Reviewed by Colin Jacobson (January 10, 2016)
Two Oscar-winning actors team up for 2015’s The Intern. Widower Ben Whitaker (Robert De Niro) finds himself bored with retirement, so he pursues an unusual goal: to be an intern at a fresh, new Internet-based fashion company.
Despite his advanced age, Ben gets the gig and ends up as intern to Jules Ostin (Anne Hathaway), the founder/CEO of “About the Fit”. We follow their relationship as both learn and grow.
Nancy Meyers wrote and directed Intern, which means viewers know what to expect as they go into it. In the first decade of the 2000s, Meyers made her name as the go-to director for semi-mawkish movies about semi-empowered women. These occasionally connected with audiences and they established the Meyers Theme: strong women coping with life who interact with dynamic men.
Although she aims for a female audience, a look at Meyers’ films shows that she seems to need an “A”-list male actor to succeed. 2000’s What Women Want paired Helen Hunt with Mel Gibson, while 2003’s Something’s Gotta Give matched Diane Keaton with Jack Nicholson. Each made more than $100 million and became Meyers’ biggest hits.
In 2006, Meyers deviated from this pattern with The Holiday, as she used Jude Law and Jack Black as the male leads. While talented, neither musters the star power of Gibson or Nicholson, so perhaps it doesn’t surprise that The Holiday became Meyers’ lowest grossing film.
Meyers returned to the well with 2009’s It’s Complicated, though unlike Want and Give, it spread its focus across two primary males. Given that technique flopped with Holiday, it was a risk, but Alec Baldwin and Steve Martin boasted stronger star presence than Black and Law, and Complicated became another moderate hit.
Intern brings back a major male star, but it deviates from Meyers’ MO in one prominent way: it’s the first film of hers in which the main male is a) significantly older than the female star and b) not a love interest. While Intern offers romantic scenes, these don’t come between Ben and Jules, as they maintain a platonic relationship.
Does this change from the Meyers MO account for the film’s lack of box office success? Perhaps – or maybe audiences just didn’t connect to the characters or story.
What story we find, that is, as Intern lacks a true plot. The film focuses almost exclusively on character arcs, so it doesn’t tell much in the way of an actual narrative. Not that I mind that - Intern throws in a few plot points, but those exist mainly to serve the development of the Ben/Jules relationship, which remains the logical focus.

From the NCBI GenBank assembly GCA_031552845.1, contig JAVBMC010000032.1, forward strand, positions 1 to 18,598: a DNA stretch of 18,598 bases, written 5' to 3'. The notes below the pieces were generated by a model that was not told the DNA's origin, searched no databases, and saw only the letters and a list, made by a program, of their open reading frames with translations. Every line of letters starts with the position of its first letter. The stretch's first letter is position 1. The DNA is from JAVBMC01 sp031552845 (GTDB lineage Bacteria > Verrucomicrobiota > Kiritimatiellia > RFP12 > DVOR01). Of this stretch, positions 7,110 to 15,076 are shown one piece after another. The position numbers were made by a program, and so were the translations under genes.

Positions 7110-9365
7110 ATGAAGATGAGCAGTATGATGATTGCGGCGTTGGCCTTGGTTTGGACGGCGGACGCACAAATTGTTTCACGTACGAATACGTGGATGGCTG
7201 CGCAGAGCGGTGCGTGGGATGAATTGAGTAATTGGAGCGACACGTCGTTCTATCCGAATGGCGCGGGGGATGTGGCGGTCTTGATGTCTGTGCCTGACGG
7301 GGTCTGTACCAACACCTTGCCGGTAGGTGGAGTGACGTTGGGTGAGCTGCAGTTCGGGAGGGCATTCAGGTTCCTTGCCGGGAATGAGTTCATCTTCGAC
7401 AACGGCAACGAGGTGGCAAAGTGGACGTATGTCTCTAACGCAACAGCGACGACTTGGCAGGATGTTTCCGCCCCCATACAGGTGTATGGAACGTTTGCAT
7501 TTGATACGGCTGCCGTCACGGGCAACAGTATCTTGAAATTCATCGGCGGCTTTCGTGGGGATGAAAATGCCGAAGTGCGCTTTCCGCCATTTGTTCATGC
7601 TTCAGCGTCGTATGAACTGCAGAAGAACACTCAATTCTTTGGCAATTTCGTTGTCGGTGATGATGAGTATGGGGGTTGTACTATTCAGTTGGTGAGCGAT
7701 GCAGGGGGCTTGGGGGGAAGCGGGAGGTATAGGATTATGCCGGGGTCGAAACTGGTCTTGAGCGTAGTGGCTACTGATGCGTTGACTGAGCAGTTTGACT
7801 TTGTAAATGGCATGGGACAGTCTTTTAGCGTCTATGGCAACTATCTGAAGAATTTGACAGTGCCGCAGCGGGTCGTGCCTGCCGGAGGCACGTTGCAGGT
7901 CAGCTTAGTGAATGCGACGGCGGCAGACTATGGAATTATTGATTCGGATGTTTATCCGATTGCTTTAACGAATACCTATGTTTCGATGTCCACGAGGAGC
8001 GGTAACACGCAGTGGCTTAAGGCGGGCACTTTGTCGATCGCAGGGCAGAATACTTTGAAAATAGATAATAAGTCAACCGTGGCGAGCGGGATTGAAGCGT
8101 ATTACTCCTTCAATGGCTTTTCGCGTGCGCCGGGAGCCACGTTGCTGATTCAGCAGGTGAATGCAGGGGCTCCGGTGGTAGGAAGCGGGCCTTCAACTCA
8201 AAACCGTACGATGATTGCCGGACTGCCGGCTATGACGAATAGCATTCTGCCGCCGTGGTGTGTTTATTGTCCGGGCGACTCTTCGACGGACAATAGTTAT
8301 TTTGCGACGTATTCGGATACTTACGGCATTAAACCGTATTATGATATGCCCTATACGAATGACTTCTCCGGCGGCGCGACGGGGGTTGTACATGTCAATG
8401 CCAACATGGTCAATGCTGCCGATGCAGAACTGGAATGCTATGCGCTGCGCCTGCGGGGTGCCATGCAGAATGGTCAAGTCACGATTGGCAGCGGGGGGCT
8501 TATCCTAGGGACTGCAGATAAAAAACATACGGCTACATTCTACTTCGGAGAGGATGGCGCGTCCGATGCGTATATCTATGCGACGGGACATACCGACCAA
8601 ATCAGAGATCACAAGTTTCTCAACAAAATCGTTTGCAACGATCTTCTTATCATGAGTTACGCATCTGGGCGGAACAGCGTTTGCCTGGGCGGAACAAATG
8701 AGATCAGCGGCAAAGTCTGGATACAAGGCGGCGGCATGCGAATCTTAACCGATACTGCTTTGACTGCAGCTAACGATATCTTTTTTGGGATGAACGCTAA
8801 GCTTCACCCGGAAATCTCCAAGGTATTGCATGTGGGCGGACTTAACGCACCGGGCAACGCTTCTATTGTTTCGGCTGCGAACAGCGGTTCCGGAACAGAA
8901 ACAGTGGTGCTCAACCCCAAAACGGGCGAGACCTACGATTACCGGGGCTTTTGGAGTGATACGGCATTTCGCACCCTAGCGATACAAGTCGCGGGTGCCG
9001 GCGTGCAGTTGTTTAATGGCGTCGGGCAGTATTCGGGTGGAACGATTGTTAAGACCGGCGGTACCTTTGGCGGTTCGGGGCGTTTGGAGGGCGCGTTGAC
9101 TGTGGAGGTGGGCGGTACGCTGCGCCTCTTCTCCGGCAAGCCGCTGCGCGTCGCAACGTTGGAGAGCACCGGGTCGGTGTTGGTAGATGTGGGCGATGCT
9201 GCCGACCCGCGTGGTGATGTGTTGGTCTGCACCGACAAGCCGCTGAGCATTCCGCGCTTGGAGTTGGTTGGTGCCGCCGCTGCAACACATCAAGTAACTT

As much as I like De Niro and Hathaway, both seem vaguely miscast here. Hathaway excels at likeable “girl next door” roles, which leaves her out in the cold as the condescending, distant, flaky Jules – she seems like a poor fit for the role, at least until the movie inevitably humanizes her.
De Niro fares better as Ben, but he still comes across as the wrong choice. De Niro does best with parts where he gets to show his explosive side, whereas Ben seems so soft and gentle that De Niro fails to really mesh with the part. It’s like driving a Ferrari to the neighborhood 7-11 – why bother to get someone as charismatic and fiery as De Niro for such a low-key part?
Despite their absence of natural connection to their roles, Intern chugs along as a moderately entertaining piece – for a while, at least. The longer the film runs, the less convincing it becomes, unfortunately, as the tale takes a turn toward melodrama.
It’s those pesky plot points I mentioned. Perhaps because Intern lacks a concise narrative, it focuses on little character twists and developments to maintain our attention, and these tend to veer toward soap opera territory.
That doesn’t seem shocking, as virtually all Meyers’ films follow that kind of path. I find the movie’s depiction of Jules as borderline helpless to be more of a surprise, though. Meyers appears to want to present strong women, and on the surface, that’s Jules: she built a hugely successful business essentially on her own. But as depicted here, Jules is really a mess, and she needs the confident older man represented by Ben to play Fairy Godmother and rescue her.
Make no mistake: of the two leads, only Jules displays an actual character arc. The Ben we see at the end of Intern differs exceedingly little from the one at the start. The movie shows how his wisdom/charm/experience work their magic on others, but Ben himself stays the same.
Which is fine, but I still think it seems awfully retrograde for a movie with a theoretical feminist bent to use a grandfatherly figure as the solution to life’s woes. Hey, I agree with some of the film’s themes – mainly when it pokes fun at Millennials, as those kids really need to get off my lawn – but I find the way it depicts its lead female as an emotional mess who needs guidance from a strong male to be more than a little odd.
Even without thematic issues, The Intern remains a mediocre film. Miscast though they may be, its lead actors boast enough charm to carry us, but the end result lacks the wit, wisdom or insight to become more than a mild entertainment.